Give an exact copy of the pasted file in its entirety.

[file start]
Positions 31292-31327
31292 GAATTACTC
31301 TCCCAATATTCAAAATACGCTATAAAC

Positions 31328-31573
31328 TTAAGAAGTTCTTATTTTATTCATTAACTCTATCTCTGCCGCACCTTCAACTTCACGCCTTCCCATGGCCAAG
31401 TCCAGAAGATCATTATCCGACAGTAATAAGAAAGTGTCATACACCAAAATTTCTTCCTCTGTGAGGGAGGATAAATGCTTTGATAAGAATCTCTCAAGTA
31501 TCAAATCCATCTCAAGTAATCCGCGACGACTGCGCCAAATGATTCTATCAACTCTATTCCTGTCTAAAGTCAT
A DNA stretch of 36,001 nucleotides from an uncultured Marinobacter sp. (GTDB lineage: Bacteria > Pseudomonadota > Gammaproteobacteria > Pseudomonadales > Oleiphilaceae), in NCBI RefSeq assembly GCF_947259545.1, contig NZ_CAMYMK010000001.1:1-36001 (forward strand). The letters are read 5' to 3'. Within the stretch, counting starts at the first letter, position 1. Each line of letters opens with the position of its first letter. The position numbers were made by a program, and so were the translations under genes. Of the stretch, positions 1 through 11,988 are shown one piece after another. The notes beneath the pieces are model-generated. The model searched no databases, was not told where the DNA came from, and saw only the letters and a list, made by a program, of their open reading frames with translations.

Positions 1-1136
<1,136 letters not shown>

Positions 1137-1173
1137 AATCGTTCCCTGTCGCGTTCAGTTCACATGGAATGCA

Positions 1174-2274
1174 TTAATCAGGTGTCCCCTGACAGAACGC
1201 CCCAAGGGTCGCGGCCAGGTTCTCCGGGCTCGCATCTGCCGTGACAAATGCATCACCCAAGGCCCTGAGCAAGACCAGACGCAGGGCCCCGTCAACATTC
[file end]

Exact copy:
Positions 31292-31327
31292 GAATTACTC
31301 TCCCAATATTCAAAATACGCTATAAAC

Positions 31328-31573
31328 TTAAGAAGTTCTTATTTTATTCATTAACTCTATCTCTGCCGCACCTTCAACTTCACGCCTTCCCATGGCCAAG
31401 TCCAGAAGATCATTATCCGACAGTAATAAGAAAGTGTCATACACCAAAATTTCTTCCTCTGTGAGGGAGGATAAATGCTTTGATAAGAATCTCTCAAGTA
31501 TCAAATCCATCTCAAGTAATCCGCGACGACTGCGCCAAATGATTCTATCAACTCTATTCCTGTCTAAAGTCAT
A DNA stretch of 36,001 nucleotides from an uncultured Marinobacter sp. (GTDB lineage: Bacteria > Pseudomonadota > Gammaproteobacteria > Pseudomonadales > Oleiphilaceae), in NCBI RefSeq assembly GCF_947259545.1, contig NZ_CAMYMK010000001.1:1-36001 (forward strand). The letters are read 5' to 3'. Within the stretch, counting starts at the first letter, position 1. Each line of letters opens with the position of its first letter. The position numbers were made by a program, and so were the translations under genes. Of the stretch, positions 1 through 11,988 are shown one piece after another. The notes beneath the pieces are model-generated. The model searched no databases, was not told where the DNA came from, and saw only the letters and a list, made by a program, of their open reading frames with translations.

Positions 1-1136
<1,136 letters not shown>

Positions 1137-1173
1137 AATCGTTCCCTGTCGCGTTCAGTTCACATGGAATGCA

Positions 1174-2274
1174 TTAATCAGGTGTCCCCTGACAGAACGC
1201 CCCAAGGGTCGCGGCCAGGTTCTCCGGGCTCGCATCTGCCGTGACAAATGCATCACCCAAGGCCCTGAGCAAGACCAGACGCAGGGCCCCGTCAACATTC